Are you curious about the difference between data science vs business analytics? Although they have similar jobs, there are fundamental differences between the two fields.
The following article will elaborate on the difference between the two and even give a vivid description of each field and how it is different. So let’s read on to get answers to, “Data science vs. business analytics: Which is for you?”
Data Science or Business Analytics?
The answer is up to you. Which area you choose to pursue should be down to your interests and career ambitions.
If you love project management and analyzing data to help make decisions, a position in business analytics could be for you. If you are more tech-savvy and love coding and programming, you can pursue data science.
What is Data Science?
This area refers to the studying of data utilizing algorithms, technology, and statistics. It is the process of using data to find solutions and predict outcomes for a problem statement.
As a business analyst, a data scientist will also use data and analytics as a means of innovation. Instead of just focusing on business-related issues, data scientists use their skills in various areas, such as technology, academia, and the typical business and finance industries business analysts may work in.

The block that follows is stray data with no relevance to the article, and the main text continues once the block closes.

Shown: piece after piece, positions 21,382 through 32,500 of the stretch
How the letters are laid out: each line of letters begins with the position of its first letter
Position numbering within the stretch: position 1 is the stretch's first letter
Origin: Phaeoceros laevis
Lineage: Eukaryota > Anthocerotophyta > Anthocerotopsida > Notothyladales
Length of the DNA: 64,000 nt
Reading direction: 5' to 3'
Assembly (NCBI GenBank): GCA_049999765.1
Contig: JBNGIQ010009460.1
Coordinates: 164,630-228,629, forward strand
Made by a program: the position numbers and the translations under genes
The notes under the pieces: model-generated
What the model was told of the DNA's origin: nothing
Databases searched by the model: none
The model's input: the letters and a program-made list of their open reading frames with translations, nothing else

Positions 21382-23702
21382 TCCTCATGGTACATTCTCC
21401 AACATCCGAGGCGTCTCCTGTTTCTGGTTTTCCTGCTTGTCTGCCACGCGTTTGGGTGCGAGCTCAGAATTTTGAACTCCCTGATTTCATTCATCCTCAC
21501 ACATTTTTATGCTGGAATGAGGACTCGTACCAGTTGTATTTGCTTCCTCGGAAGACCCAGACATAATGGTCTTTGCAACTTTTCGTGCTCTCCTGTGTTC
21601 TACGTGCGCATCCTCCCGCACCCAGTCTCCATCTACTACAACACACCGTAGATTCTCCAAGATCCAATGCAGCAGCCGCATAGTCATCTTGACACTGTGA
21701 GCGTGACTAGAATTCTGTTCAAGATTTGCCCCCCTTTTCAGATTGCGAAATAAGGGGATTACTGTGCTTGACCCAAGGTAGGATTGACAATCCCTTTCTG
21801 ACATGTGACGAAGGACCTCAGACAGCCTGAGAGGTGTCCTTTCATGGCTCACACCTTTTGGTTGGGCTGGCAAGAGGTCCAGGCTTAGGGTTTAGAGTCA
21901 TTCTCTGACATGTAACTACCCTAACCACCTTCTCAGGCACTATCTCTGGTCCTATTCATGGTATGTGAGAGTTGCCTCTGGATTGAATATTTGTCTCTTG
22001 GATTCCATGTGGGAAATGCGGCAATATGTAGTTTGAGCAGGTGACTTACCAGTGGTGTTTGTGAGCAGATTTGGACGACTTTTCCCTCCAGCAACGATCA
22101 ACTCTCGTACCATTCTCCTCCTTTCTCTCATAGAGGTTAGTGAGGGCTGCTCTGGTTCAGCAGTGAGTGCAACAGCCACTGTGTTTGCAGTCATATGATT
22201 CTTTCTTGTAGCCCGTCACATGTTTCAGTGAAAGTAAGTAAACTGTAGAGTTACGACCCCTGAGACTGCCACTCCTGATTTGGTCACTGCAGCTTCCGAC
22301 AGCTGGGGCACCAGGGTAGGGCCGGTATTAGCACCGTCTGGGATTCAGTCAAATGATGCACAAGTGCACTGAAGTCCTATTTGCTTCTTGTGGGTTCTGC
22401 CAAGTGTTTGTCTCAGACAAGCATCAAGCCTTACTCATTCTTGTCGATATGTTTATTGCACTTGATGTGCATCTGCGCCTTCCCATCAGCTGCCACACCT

What is Business Analytics?
It will help bridge gaps between business and information technology by utilizing analytics to make data-driven recommendations.
The business section will require deep business insights. On the other hand, the analytics section will involve statistics, data, and computer science knowledge.
Business analytics may include analyzing company data, making forecasts from historical data, optimizing them to improve strategy, or improving data visualization through charts and graphs.
As an expert in the field, you will not only be analyzing all this data, but you will likely have to share your findings with other employees in the company.
You may have to assist them in implementing the changes you are suggesting.
What Is the Main Difference?
Following are the key differences between business analytics and data science.
Typical responsibilities of data scientists:
- Warehouse engineering and data engineering
- Data mining
- Deep Learning and Machine Learning
- Predictive analytics
- Data Visualization
- Data and Database Management
- Statistical Analysis
- Business Intelligence
- Data Analytics
- And more
Typical responsibilities of business analytics:
- Requirements Elicitation & Analysis
- Solution assessment
- Business Modelling
- Data Analysis
- Workflow Modelling
- And more
- Fraud Detection
- Operational Efficiency
- CRM (Customer Relationship Management)
Kind of Data
- Business Analytics
Business Analytics mainly uses structured data. This data is historical business data that allows users to understand the factors that affect their business.
- Data Science
Data science will work with two types of data, including traditional & big data. Traditional data is structured data and data stored in a database.